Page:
Mobilising GH¢4bn domestic revenue annually: Govt rolls out 3 new taxes nationwide

The implementation of the three new and revised taxes projected to rake in about GH¢4 billion domestic revenue annually, took off yesterday across the country.

Introduced in the 2023 Budget statement and Economic Policy to shore up the country’s revenue, they are Excise Amendment Act, 2023; Income Tax Amendment Act, 2023; and the Growth and Sustainability Levy Act, 2023.

The taxes are said to be crucial to aid the government’s quest to facilitate the Board Approval for the $3 billion International Monetary Fund (IMF) Programmestaff-level agreement.

Passed by parliament on March 31, despite opposition from minority in parliamentary and the business community, the new levies received Presidential assent last month.

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Ahead of the implementation, the GRA issued a notice to give businesses sufficient time to configure their systems for the taxes since the laws were passed.

Citinewsroom reports that the Excise Duty Amendment Act has been expanded to cover some items and commodities that were previously not captured, which has resulted in increased prices for processed fruit juice, cigar, mineral water, spirits, wines, and sparkling wine.

The Income Tax Amendment Act now charges a minimum of five percent on firms declaring losses for five years  while individuals earning income beyond ¢500 would attract some taxes, and the more one earns, the more taxes one will pay to the state.

For betting, 10 per cent of earnings will be paid to the state, while lottery and gaming firms will pay 20 per cent of their gross revenue.

Individuals who receive gains from investment assets or liabilities and other non-gift-related earnings may have to pay 25 per cent of the value to the state.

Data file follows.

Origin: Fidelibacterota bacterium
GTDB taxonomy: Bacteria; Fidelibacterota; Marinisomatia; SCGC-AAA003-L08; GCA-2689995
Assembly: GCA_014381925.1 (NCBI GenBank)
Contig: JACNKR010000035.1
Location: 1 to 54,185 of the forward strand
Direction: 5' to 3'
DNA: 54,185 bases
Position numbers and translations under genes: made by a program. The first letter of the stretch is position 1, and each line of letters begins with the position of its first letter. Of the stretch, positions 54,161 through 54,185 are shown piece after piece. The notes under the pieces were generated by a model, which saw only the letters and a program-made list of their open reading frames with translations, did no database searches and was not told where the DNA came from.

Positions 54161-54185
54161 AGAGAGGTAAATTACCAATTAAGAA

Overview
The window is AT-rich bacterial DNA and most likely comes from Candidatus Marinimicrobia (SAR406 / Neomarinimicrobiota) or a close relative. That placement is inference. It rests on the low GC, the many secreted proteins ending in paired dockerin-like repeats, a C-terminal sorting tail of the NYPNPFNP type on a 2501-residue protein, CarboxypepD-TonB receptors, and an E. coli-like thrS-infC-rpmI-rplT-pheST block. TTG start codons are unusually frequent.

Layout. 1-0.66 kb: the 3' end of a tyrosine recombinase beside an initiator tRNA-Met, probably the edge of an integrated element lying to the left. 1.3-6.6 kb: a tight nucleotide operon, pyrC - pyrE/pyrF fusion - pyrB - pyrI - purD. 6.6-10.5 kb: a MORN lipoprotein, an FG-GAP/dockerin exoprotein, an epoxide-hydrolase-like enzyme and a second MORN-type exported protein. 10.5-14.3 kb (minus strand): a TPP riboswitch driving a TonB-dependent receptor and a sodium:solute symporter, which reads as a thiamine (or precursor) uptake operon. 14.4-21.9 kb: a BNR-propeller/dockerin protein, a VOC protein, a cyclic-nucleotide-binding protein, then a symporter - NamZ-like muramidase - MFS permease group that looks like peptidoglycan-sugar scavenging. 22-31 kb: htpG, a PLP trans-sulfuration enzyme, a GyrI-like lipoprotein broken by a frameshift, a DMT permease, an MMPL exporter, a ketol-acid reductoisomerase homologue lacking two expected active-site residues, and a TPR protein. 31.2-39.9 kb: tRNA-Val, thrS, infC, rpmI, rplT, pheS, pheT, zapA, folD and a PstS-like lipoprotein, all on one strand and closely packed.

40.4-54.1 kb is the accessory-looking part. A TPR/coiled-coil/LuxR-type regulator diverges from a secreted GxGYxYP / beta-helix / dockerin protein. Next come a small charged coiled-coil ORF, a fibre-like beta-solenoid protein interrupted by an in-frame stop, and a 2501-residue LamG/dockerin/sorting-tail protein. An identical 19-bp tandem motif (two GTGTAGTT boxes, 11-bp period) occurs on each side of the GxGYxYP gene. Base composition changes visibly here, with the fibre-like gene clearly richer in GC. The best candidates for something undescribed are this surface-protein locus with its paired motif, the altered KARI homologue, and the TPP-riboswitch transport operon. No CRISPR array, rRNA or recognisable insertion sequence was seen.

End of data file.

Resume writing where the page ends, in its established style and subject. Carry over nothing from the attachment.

The Growth and Sustainability Levy Act requires banks, non-bank financial institutions, telecom companies, and firms working in the oil sector to pay five per cent of their profit before tax to the state.

Mining firms, oil and gas companies will pay one percent of their gross production, and all other firms will pay 2.5 per cent of their profit before tax to the GRA.

Before the implementation, some trade unions in the country expressed their discontent with the three rev­enue tax bills.

The President of the Ghana Union of Traders Association (GUTA), Dr Joseph Obeng, expressed disappointment with the laws explaining that it would affect the rate of tax compliance by businesses.

He said Ghanaian businesses were particularly not competitive in the West African Sub-Region due to the high taxes that they had to pay.

According to the Trades Union Congress(TUC)’s Deputy Secre­tary-General, Joshua Ansah, the passage of the three new reve­nue taxes would make life more difficult for Ghanaians, as many of the new taxes would be passed on to consumers and lead to massive job cuts.

Similarly, the spokesperson for the Food and Beverages Associ­ation of Ghana (FABAG), John Awuni, said it was disappointing that Ghana’s lawmakers disregard­ed the cry and agitations of the people and approved the bills.


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